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Facebook’s new Camera features might breathe new life into Stories

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Along with the many other changes Facebook is rolling out today, it’s also updating its Camera application on iOS and Android — one can only presume in an attempt to draw more attention to it, along with its not-terribly-loved Stories feature.

You’ll be able to go Live from the Camera, with the option for your Live broadcast to appear in your Story. You can use Camera effects (the ones that totally aren’t Snapchat filters) in the Live broadcast.

Facebook’s Stories haven’t exactly lit the social media world on fire the way those of Instagram and Snapchat have. Whether this new Live update will bring the feature on par with its contemporary apps remains to be seen.

You’ll also be able to create GIFs from the Camera, and share them to your Timeline or Story. We spotted this feature last month, when it was only available to a few — now it’s apparently rolling out to all.

One final augment — which sounds odd and unnecessary, in my opinion — is the ability to make text updates as full-screen posts with a colored background. You might know the format if you’ve ever seen a motivational quote in an Instagram post. You’ll also be able to share them to your Story, which you cannot do with ordinary text posts.

I’ll be keeping an eye on my Stories bar to see if this motivates anyone I know to use it more than once every two or three months. Somehow I doubt it.

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Dileep may get double life term if convicted in assault case, but lack of credible witness a concern

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Nine months after a South Indian actress was abducted and sexually assaulted in the port city of Kochi, the Special Investigation Team (SIT) of Kerala police has filed the chargesheet arraigning popular actor Dileep as the key conspirator.

This is the second charge sheet in the sensational case that rocked the southern state in February this year. The first chargesheet was filed on 19 April booking Sunil Kumar aka Pulsar Suni as first accused and six others on various charges, including gangrape, kidnapping and criminal conspiracy.

In addition to the charges levelled against Pulsar Suni, additional charges of abetment of crime and harbouring of offender have also been slapped on the actor. He is listed as the eighth accused in the 1,652-page supplementary chargesheet and may have to undergo double life term if convicted.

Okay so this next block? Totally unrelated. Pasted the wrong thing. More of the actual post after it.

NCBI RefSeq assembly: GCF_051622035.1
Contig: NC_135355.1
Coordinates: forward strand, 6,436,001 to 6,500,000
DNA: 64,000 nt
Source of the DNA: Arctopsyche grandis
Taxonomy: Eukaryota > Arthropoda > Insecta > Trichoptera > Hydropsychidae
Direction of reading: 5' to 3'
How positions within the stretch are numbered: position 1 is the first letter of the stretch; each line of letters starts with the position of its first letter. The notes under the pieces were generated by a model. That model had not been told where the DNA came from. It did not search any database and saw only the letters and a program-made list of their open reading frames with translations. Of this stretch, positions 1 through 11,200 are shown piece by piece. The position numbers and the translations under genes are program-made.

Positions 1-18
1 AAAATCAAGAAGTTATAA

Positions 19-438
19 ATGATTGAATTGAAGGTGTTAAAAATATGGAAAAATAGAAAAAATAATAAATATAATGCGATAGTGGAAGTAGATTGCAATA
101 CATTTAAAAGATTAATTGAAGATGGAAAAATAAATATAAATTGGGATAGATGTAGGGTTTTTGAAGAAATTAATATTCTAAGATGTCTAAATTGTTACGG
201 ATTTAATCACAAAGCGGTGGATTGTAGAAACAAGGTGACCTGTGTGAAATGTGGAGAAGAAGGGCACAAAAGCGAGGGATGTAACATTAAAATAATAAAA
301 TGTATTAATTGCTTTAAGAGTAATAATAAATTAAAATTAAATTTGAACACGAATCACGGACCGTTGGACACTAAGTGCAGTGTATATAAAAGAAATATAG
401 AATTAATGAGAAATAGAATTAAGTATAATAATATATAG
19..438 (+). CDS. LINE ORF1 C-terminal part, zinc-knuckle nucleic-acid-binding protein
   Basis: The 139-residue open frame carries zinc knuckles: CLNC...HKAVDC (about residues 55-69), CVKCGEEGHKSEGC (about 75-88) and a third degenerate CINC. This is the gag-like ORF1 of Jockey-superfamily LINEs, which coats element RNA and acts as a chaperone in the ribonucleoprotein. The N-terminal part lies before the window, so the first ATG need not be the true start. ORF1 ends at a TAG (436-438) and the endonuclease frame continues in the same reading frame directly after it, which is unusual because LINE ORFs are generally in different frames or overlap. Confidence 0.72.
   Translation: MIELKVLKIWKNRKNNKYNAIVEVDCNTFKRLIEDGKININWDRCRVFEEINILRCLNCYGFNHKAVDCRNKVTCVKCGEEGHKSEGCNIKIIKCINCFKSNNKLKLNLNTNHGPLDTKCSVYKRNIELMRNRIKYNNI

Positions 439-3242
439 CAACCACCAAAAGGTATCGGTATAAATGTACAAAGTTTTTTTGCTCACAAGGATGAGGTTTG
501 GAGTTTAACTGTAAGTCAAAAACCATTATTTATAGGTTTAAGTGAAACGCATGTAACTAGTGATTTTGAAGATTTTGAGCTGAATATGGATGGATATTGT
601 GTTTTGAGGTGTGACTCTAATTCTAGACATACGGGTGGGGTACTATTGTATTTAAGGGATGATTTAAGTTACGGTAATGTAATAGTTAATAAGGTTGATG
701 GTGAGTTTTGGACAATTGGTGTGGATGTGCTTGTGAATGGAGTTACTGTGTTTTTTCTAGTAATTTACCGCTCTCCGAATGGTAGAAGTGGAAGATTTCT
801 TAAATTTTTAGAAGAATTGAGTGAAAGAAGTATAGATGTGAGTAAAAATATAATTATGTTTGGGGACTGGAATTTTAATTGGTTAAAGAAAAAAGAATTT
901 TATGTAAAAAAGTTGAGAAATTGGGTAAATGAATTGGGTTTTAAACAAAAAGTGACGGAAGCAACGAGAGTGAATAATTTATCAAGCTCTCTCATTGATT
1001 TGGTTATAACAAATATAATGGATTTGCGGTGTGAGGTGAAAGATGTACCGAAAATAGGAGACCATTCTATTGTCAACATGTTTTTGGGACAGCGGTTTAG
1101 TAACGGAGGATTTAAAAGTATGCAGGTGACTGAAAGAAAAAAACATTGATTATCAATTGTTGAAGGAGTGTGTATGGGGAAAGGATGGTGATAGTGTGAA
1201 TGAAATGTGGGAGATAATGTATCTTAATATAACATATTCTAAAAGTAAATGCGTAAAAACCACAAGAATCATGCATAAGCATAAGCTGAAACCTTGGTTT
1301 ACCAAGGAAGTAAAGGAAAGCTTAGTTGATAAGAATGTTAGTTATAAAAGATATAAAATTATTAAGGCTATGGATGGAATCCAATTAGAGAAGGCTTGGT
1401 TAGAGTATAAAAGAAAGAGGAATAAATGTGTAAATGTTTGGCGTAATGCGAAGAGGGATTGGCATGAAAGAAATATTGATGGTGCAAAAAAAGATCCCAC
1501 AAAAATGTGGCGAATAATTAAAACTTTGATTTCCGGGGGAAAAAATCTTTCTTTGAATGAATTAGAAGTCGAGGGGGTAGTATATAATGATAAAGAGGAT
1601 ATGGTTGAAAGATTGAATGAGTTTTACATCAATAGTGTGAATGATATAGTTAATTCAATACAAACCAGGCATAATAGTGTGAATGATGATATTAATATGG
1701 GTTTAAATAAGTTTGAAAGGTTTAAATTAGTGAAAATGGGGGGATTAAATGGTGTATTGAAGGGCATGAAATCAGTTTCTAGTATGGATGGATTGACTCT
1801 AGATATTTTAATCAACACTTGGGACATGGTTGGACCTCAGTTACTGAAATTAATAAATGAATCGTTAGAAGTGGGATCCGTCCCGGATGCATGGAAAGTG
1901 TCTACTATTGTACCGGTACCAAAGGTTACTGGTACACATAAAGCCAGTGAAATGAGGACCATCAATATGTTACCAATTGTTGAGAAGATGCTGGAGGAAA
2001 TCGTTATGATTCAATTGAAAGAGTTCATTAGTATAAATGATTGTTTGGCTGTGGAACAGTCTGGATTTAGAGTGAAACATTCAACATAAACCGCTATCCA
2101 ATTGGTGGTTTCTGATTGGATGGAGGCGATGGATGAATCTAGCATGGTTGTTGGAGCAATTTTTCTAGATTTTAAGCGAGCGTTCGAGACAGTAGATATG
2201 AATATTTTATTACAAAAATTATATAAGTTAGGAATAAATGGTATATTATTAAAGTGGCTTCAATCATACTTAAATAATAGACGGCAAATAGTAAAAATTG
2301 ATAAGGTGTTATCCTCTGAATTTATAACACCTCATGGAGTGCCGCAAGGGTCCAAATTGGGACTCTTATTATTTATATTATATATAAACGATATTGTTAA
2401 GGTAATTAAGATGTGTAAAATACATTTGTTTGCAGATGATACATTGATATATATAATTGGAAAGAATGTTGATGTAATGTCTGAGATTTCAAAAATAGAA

Dileep is the 8th accused in the Malayalam actress assault case.

The chargesheet said that Dileep had hatched a conspiracy with Pulsar Suni to harm the actress as he suspected her to be responsible for the breakdown of his marriage with fellow actress Manju Warrier. Accrding to the chargesheet, the friction in the married life of the couple started after the assault victim revealed to Manju Warrier her husband’s alleged extra-marital relationship with his current wife Kavya Madhavan.

The chargesheet said this grudge was the main motive of Dileep for the sexual assault. He wanted the assault visuals before the marriage of the survivor as he wanted to take revenge against her by thwarting her marital life. The chargesheet also said Dileep had tried to sabotage the survivor’s film career by using his clout in the film industry to deny her films.

The name of the actor cropped up in the case after a letter purported to have been written to him by Pulsar Suni from prison reminding him about the money he offered for the job and a selfie taken by a fan with the actor showing Suni in the background on the sets of a film surfaced in the media. This nailed Dileep’s claim that he did not know Suni.

Dileep was arrested after two rounds of interrogation. One lasted as many as 13 hours.

The SIT had planned to go for trial keeping Dileep in jail but the plan failed after the high court granted him bail on the 85th day of his detention.

The SIT took another nearly two months to file the supplementary chargesheet. Has it helped them to solidify their case? Experts are divided over the reliability of the evidences gathered by the SIT.

The chargesheet has listed 355 persons as witnesses and two approvers. It also contains 12 confidential statements and 400 documents, including scientific evidence.

Subhash Babu, a former superintendent of police, said the biggest weakness in the case is the excessive reliability on the statement of the key accused, who has a long criminal record. He told a local television channel that it will be difficult to prove the conspiracy charge merely on the basis of the statement of the co-accused.

The chargesheet does not seem to contain any credible and stable witnesses. Some important witnesses have already turned hostile. A key witness to change stance is Sagar Vincent, a former employee of Laksyah, a boutique run by Kavya Madhavan, who had earlier stated seeing Suni and second accused Vigeesh visiting the shop at Kakkanad in Ernakulam.